• Clinical validation of cutoff target ranges in newborn screening of metabolic disorders by tandem mass spectrometry: a worldwide collaborative project.

      McHugh, David M S; Cameron, Cynthia A; Abdenur, Jose E; Abdulrahman, Mahera; Adair, Ona; Al Nuaimi, Shahira Ahmed; Åhlman, Henrik; Allen, Jennifer J; Antonozzi, Italo; Archer, Shaina; et al. (Nature Publishing Group, 2011-03)
      PURPOSE: To achieve clinical validation of cutoff values for newborn screening by tandem mass spectrometry through a worldwide collaborative effort. METHODS: Cumulative percentiles of amino acids and acylcarnitines in dried blood spots of approximately 25–30 million normal newborns and 10,742 deidentified true positive cases are compared to assign clinical significance, which is achieved when the median of a disorder range is, and usually markedly outside, either the 99th or the 1st percentile of the normal population. The cutoff target ranges of analytes and ratios are then defined as the interval between selected percentiles of the two populations. When overlaps occur, adjustments are made to maximize sensitivity and specificity taking all available factors into consideration. RESULTS: As of December 1, 2010, 130 sites in 45 countries have uploaded a total of 25,114 percentile data points, 565,232 analyte results of true positive cases with 64 conditions, and 5,341 cutoff values. The average rate of submission of true positive cases between December 1, 2008, and December 1, 2010, was 5.1 cases/day. This cumulative evidence generated 91 high and 23 low cutoff target ranges. The overall proportion of cutoff values within the respective target range was 42% (2,269/5,341). CONCLUSION: An unprecedented level of cooperation and collaboration has allowed the objective definition of cutoff target ranges for 114 markers to be applied to newborn screening of rare metabolic disorders.
    • Enhanced interpretation of newborn screening results without analyte cutoff values.

      Marquardt, Gregg; Currier, Robert; McHugh, David M S; Gavrilov, Dimitar; Magera, Mark J; Matern, Dietrich; Oglesbee, Devin; Raymond, Kimiyo; Rinaldo, Piero; Smith, Emily H; et al. (Nature Publishing Group, 2012-07)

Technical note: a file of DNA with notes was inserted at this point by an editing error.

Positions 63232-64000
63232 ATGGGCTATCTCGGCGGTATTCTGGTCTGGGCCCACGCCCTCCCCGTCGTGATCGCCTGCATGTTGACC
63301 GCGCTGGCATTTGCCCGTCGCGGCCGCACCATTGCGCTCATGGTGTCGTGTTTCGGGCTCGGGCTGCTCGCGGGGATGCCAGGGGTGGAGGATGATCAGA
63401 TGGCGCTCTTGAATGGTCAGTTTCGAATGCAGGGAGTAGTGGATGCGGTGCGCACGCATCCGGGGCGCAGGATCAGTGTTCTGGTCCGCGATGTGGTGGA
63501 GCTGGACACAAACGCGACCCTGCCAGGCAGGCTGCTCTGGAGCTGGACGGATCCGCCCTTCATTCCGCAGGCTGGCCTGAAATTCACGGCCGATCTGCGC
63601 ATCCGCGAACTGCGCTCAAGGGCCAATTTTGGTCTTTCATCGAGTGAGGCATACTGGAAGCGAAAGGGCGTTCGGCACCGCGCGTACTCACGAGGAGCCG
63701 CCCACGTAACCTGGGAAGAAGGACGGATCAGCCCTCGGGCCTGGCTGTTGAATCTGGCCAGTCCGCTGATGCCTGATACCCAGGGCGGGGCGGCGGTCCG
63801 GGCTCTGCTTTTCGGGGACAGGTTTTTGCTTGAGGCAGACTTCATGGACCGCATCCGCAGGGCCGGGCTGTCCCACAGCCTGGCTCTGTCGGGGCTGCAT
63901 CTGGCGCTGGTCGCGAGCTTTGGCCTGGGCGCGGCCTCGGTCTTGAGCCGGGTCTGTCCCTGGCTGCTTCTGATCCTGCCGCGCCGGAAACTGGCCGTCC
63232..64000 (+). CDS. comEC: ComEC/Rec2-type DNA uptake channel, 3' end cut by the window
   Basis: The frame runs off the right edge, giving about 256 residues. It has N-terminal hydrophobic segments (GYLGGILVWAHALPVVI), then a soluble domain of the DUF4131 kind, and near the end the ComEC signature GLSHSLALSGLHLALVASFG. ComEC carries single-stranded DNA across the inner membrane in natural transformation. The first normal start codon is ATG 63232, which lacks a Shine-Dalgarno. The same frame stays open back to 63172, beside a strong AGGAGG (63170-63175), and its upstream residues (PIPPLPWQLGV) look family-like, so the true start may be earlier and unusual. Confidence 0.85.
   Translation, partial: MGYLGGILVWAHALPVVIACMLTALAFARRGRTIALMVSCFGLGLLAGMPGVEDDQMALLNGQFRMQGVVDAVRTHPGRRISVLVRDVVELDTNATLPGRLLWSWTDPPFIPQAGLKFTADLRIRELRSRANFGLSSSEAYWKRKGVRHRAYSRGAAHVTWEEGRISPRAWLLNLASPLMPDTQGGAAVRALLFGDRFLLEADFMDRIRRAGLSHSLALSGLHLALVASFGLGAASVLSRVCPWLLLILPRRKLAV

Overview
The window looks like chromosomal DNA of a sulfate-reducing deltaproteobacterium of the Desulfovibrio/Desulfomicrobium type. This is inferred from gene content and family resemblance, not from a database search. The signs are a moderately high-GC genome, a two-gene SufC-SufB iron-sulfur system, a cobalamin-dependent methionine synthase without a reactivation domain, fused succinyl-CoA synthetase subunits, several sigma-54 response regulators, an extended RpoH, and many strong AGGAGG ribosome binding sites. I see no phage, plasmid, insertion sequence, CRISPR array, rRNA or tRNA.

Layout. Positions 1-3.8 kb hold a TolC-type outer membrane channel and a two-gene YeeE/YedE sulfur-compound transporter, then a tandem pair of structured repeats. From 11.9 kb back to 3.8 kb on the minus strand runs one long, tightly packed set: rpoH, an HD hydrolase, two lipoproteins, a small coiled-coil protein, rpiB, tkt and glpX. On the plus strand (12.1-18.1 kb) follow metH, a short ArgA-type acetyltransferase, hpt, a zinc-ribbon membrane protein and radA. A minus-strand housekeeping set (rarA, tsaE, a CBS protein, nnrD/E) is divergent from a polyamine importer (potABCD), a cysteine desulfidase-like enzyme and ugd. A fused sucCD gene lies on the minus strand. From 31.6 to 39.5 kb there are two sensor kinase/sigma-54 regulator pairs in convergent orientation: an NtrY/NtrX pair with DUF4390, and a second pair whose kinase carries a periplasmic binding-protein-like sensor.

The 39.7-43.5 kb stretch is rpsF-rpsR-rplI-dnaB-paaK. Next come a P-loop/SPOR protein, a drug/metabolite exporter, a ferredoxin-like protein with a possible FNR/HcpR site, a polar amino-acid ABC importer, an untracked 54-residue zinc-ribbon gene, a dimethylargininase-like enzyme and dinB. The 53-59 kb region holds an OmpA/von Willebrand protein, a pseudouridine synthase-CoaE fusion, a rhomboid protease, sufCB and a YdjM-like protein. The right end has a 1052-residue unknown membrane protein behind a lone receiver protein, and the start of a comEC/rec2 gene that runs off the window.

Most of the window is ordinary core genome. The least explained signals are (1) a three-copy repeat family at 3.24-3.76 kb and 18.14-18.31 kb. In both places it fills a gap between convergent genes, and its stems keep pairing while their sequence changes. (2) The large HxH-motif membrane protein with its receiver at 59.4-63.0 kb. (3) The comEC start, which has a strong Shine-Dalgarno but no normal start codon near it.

To improve quality of newborn screening by tandem mass spectrometry with a novel approach made possible by the collaboration of 154 laboratories in 49 countries. A database of 767,464 results from 12,721 cases affected with 60 conditions was used to build multivariate pattern recognition software that generates tools integrating multiple clinically significant results into a single score. This score is determined by the overlap between normal and disease ranges, penetration within the disease range, differences between conditions, and weighted correction factors. Ninety tools target either a single condition or the differential diagnosis between multiple conditions. Scores are expressed as the percentile rank among all cases with the same condition and are compared to interpretation guidelines. Retrospective evaluation of past cases suggests that these tools could have avoided at least half of 279 false-positive outcomes caused by carrier status for fatty-acid oxidation disorders and could have prevented 88% of known false-negative events. Application of this computational approach to raw data is independent from single analyte cutoff values. In Minnesota, the tools have been a major contributing factor to the sustained achievement of a false-positive rate below 0.1% and a positive predictive value above 60%.
    • Neonatal Screening in Europe Revisited: An ISNS Perspective on the Current State and Developments Since 2010.

      Loeber, J Gerard; Platis, Dimitris; Zetterström, Rolf H; Almashanu, Shlomo; Boemer, François; Bonham, James R; Borde, Patricia; Brincat, Ian; Cheillan, David; Dekkers, Eugenie; et al. (MDPI, 2021-03-05)
      Neonatal screening (NBS) was initiated in Europe during the 1960s with the screening for phenylketonuria. The panel of screened disorders ("conditions") then gradually expanded, with a boost in the late 1990s with the introduction of tandem mass spectrometry (MS/MS), making it possible to screen for 40-50 conditions using a single blood spot. The most recent additions to screening programmes (screening for cystic fibrosis, severe combined immunodeficiency and spinal muscular atrophy) were assisted by or realised through the introduction of molecular technologies. For this survey, we collected data from 51 European countries. We report the developments between 2010 and 2020 and highlight the achievements reached with the progress made in this period. We also identify areas where further progress can be made, mainly by exchanging knowledge and learning from experiences in neighbouring countries. Between 2010 and 2020, most NBS programmes in geographical Europe matured considerably, both in terms of methodology (modernised) and with regard to the panel of conditions screened (expanded). These developments indicate that more collaboration in Europe through European organisations is gaining momentum. We can only accomplish the timely detection of newborn infants potentially suffering from one of the many rare diseases and take appropriate action by working together. Keywords: ISNS; International Society for Neonatal Screening; congenital endocrine disorders; congenital metabolic disorders; dried blood spot screening; neonatal screening; newborn screening; public health; rare diseases.